California Storm Wrap-Up

By: Christopher C. Burt , 8:45 PM GMT on December 03, 2012

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California Storm Wrap-Up

The five-day series of storms, involving three systems in all between November 28-December 2, that affected central and northern California finally ended on Sunday. Some very impressive precipitation amounts were recorded in the central and especially northern regions of the state but damage and flooding was minimal thanks to periods of calm between each storm system.

In general, the models ended up being fairly accurate in the amount of precipitation that accumulated across the state, with the exception of the immediate San Francisco Bay Area which received considerably less rain than forecast (about 75% of forecasted amounts). The peak rain report for the state was a five-day total of 23.40” at Brandy Creek in the Upper Sacramento Valley’s western division and the top 24-hour total 9.75” at Lakeshore in Shasta County between noon December 1 and noon December 2. Maximum wind gusts were confined to under 60 mph at low elevation locations (54 mph at San Francisco Airport with 38 mph sustained) although a gust to 73 mph was measured at Point San Pablo on the northeastern shore of San Francisco Bay. In the Sierra Nevada a peak wind gust of 150 mph was reported on Saddleback Ridge Sunday morning. There were no reports of major flooding or significant landslips due to the intermittent nature of the rainfall.

Here are the final rain reports for major locations in central and northern California as compiled by Jan Null at Golden Gate Weather Services:



Below are the top rain reports for secondary hydro stations in the various water regions of the state. These are for the period of November 28-December 2 and compiled by Jan Null. For Jan’s comprehensive list of state storm totals please check http://ggweather.com/5day.htm

NORTHERN CALIFORNIA: 20.40” at Honeydew

SHASTA LAKE INFLOW: 21.36” at Lakeshore

WEST SIDE UPPER SACRAMENTO RIVER: 23.40” at Brandy Creek

EAST SIDE UPPER SACRAMENTO: 8.23” at Lassen Lodge

NORTHERN AND CENTRAL SACRAMENTO: 6.23” at Redding Fire Station

CLEAR LAKE AND WEST SIDE LOWER SACRAMENTO RIVER: 11.04” at Trough Spring

NORTHERN SIERRA/FEATHER RIVER: 21.12” at Stirling City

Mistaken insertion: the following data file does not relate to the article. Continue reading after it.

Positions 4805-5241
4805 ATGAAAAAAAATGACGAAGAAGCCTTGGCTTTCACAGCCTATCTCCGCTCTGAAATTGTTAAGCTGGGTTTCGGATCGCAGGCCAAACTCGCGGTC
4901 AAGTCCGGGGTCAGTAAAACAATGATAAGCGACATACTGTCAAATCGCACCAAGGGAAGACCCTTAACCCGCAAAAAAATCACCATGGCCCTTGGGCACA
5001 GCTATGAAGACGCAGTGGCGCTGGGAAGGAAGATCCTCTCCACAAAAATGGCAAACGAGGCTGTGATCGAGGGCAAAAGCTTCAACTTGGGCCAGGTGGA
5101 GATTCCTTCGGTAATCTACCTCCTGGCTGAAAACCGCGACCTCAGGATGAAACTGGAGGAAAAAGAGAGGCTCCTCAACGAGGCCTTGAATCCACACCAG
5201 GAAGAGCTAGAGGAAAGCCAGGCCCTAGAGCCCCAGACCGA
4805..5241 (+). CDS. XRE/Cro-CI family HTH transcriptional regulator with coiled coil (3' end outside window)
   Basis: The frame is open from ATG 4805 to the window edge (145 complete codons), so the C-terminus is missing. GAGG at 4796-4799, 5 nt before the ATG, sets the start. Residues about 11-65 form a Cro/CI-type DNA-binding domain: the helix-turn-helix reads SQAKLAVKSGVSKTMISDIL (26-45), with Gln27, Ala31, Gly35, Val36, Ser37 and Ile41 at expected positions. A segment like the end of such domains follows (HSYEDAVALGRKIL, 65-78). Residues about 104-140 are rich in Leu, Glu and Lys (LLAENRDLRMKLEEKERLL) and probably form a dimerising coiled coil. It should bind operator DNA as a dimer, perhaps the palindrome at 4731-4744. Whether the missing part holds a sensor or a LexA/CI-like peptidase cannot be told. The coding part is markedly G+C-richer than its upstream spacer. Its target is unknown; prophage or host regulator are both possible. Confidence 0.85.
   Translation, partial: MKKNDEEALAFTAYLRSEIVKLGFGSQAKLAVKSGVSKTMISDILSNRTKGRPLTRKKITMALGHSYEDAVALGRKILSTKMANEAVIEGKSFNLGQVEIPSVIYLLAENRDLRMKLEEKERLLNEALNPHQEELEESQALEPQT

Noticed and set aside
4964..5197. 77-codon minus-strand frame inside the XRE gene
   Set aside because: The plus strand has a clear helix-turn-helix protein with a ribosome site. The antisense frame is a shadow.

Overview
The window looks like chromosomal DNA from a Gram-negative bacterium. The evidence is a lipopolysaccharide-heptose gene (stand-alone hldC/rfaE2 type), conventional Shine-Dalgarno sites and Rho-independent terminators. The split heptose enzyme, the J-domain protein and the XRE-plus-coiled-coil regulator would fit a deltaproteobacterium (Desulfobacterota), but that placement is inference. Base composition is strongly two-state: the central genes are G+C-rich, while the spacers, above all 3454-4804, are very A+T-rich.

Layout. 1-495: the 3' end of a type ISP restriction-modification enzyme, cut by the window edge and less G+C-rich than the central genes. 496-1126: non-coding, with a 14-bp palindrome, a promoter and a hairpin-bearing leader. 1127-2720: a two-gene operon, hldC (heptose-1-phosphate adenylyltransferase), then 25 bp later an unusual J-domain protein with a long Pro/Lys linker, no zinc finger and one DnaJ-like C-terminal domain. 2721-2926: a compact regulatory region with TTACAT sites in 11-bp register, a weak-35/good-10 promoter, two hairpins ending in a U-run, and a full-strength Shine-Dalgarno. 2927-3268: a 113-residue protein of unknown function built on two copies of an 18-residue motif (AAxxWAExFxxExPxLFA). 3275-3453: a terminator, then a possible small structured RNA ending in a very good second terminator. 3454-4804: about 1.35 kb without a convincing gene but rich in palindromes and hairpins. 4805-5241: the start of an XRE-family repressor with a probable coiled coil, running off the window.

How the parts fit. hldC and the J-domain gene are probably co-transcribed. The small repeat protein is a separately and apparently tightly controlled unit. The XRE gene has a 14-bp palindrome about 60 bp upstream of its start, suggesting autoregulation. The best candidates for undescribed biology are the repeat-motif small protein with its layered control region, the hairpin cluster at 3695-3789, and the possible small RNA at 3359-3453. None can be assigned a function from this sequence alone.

NORTHERN SIERRA/YUBA RIVER: 14.84” at Huysink

CENTRAL SIERRA/SAN JOAUQUIN RIVER: 9.84” at Telegraph Hill

SACRAMENTO METRO AREA: 8.23” at Auburn (actually in the Sierra foothills)

SAN FRANCISCO BAY NORTH: 17.16” at Whispering Pines

SAN FRANCISCO BAY CENTRAL: 10.62” at Mt. Diablo

SAN FRANCISCO BAY SOUTH: 15.91” at Mt. Umunhum

CENTRAL CALIFORNIA COAST: 17.38” at Mining Ridge

SAN JOAQUIN VALLEY: 2.98” at Stockton

Conclusion

This was a major storm system, probably the most significant in two years for most areas in the north and central portions of the state. However, being the first big wet storm of the season most of the moisture was well absorbed and welcome after a dry past year. Unfortunately, the very warm nature of the storms inhibited much in the way of snow accumulation in the Sierra so probably the storm has not contributed much to the state’s ‘water bank’ for next year’s dry season. Hopefully, we will see some just as wet but colder storms in the coming months.


KUDOS: Jan Null of Golden Gate Weather Services for keeping track of the myriad precipitation reports during this event. A daunting task!

Christopher C. Burt
Weather Historian

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5. WunderAlertBot (Admin)
9:37 PM GMT on December 05, 2012
weatherhistorian has created a new entry.
4. Christopher C. Burt , Weather Historian
6:05 AM GMT on December 04, 2012
Quoting rokeven:
Just curious, where do you see the wind gust of 150 MPH on Saddleback? I only see 102 MPH for the peak gust during these storms from that station.


Sorry, the 150 mph was reported from Mammoth Mountain at 3:05 a.m. (their peak station) Dec. 2. Ward Mountain registered a gust 139 mph a little later at 5:15 am.
Member Since: February 15, 2006 Posts: 316 Comments: 296
3. rokeven
4:46 AM GMT on December 04, 2012
Just curious, where do you see the wind gust of 150 MPH on Saddleback? I only see 102 MPH for the peak gust during these storms from that station.
Member Since: January 25, 2010 Posts: 0 Comments: 0
2. Barefootontherocks
4:40 AM GMT on December 04, 2012
Interesting to read this. Thanks. I'm sure all that water flowing into the Sacramento R. and down the Central Valley won't go to waste. Good to see it raining like this.
Member Since: April 29, 2006 Posts: 157 Comments: 19219
1. Some1Has2BtheRookie
4:23 AM GMT on December 04, 2012
Hopefully the high altitude regions will receive snow later in the season. Droughts are becoming a large issue across the nation for the past two years. Relief is on the way?
Member Since: August 24, 2010 Posts: 0 Comments: 4764

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About weatherhistorian

Christopher C. Burt is the author of 'Extreme Weather; A Guide and Record Book'. He studied meteorology at the Univ. of Wisconsin-Madison.